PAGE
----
The Patriots vs. The Nihilists
George Neumayr
by

In the obscenely overpaid — whether it is actors who make millions for mouthing silly lines off a cue card or athletes who earn more money in a few games than most make in a lifetime — a certain self-loathing must exist. Making so much for doing so little can only generate an unease that gnaws at them. At the same time it seems to fill them with a grotesque sense of self-importance. Their staggering salaries, they evidently conclude, confer upon them a right to pontificate at a society stupid enough to pay them all that money.

It is not surprising that out of this toxic combination of self-loathing and self-importance comes some astonishingly bratty and richly ironic activism: actors, athletes, and other celebrities inveighing against the warped values of society even as their entire status depends upon them.

Occasionally, one even hears a celebrity, trying desperately to sound thoughtful, complain about how “little teachers are paid.” Never mind that his own riches and fame would disappear if America ever returned to the sensible scale of priorities for which he pretends to long. Have you ever heard a celebrity say, “America is a rotten place and I am proof of it”?

Yet perhaps at some deep psychological level the celebrity’s contempt for America comes from his own self-contempt: he is mad at America not in spite of his comforts and riches but because of them. Celebrities will often say that they “struggle with success,” as if their ticket-buying public put a hex upon them.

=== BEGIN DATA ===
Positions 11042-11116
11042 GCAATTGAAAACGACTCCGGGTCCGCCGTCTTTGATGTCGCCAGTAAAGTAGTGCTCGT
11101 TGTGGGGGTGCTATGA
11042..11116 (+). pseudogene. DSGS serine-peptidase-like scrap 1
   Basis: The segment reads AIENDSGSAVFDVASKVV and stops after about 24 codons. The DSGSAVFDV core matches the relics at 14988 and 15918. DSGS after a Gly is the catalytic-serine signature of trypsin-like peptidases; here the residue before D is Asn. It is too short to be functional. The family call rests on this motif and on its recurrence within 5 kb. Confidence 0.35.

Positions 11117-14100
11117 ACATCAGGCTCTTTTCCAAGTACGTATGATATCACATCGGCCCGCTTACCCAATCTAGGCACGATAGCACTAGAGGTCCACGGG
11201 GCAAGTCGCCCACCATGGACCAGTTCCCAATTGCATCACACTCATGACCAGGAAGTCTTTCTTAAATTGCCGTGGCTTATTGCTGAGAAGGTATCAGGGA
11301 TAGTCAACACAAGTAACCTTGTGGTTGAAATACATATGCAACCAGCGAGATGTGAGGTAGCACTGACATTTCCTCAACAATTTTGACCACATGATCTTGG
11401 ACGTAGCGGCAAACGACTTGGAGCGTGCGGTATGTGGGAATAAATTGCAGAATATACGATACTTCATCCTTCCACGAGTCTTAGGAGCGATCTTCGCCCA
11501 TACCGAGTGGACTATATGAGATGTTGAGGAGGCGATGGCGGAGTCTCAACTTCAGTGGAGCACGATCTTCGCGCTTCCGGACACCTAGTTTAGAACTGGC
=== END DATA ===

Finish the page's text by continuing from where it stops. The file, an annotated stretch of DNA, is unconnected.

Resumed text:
Of course, all the lackeys and toadies around them, who live off the scraps that fall from their table, work to prevent their thoughts from turning too dark. They exist to prop up their egos and convince them of the rectitude of their causes. This largely explains the sorry spectacle of craven owners, broadcasters, coaches, and various other boot-lickers rushing to the defense of NFL players boycotting the flag. The coddling was akin to witnessing college administrators “protect” student radicals determined to burn their universities down.

With the owners kneeling in “solidarity” with flag-boycotters, the corruption of professional sports is now complete. Having chosen nihilism over the nation, they have no one to blame but themselves when professional football ceases to be a national pastime.

Future chroniclers of America’s decline will no doubt record this moment as a throat rattle in the ruling class’s death wish. For decades, it has been casting traitors as patriots and patriots as traitors. This is the unfolding of Obama’s fundamentally transformed America in which defending the flag becomes “divisive” and trashing it an occasion for “unity.”

Naturally, the Karl Roves participated in this nihilistic pile-on, dunning Trump for his lack of “presidential” behavior, as if the true mark of a leader is not stopping the mob but joining it.

It is precisely Trump’s refusal to cooperate with the ruling class in the destruction of the country that makes him the first consequential Republican president since Reagan. The shame of division falls not on him but on all those supposed “authority figures” who authorize once-unthinkable behavior. They divide the country at its deepest level — from the traditions that enable it to survive.

George Neumayr
George Neumayr
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George Neumayr, a contributing editor to The American Spectator, is co-author of No Higher Power: Obama’s War on Religious Freedom.
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